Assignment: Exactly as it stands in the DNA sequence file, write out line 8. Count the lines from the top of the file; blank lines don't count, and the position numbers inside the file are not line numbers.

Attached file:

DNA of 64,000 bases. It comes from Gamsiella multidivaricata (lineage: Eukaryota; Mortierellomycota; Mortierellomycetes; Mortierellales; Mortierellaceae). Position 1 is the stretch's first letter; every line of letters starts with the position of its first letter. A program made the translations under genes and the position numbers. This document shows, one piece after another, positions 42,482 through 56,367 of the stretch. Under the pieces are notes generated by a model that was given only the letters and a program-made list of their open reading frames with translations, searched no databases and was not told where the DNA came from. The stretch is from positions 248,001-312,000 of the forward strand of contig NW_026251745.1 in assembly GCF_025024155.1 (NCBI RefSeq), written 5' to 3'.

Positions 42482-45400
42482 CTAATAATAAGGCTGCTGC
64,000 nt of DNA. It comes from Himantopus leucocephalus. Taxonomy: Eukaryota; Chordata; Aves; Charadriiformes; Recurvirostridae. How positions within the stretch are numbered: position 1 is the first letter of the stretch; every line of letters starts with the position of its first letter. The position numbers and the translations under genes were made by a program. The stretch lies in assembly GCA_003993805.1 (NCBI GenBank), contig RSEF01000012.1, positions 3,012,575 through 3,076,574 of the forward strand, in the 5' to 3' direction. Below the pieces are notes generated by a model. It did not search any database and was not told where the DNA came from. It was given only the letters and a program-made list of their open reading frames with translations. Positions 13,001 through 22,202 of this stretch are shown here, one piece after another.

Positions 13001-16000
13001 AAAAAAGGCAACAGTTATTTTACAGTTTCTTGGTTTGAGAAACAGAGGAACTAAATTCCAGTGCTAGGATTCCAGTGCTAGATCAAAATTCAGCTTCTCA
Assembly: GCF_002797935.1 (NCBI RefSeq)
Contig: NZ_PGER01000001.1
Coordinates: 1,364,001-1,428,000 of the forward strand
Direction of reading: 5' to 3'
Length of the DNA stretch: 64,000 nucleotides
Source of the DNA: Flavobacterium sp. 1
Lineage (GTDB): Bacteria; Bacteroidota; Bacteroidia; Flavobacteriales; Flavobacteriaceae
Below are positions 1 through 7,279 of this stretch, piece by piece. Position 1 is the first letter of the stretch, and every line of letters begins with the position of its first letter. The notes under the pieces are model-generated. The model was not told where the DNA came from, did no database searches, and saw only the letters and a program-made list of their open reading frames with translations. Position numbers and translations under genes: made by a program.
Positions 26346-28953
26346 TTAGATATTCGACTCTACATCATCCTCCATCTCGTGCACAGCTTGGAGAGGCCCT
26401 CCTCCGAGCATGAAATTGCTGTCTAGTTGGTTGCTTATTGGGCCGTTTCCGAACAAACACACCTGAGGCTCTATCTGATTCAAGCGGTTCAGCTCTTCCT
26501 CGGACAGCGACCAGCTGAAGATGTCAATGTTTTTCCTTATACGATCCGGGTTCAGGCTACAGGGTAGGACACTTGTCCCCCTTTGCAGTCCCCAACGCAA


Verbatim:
Contig: NZ_PGER01000001.1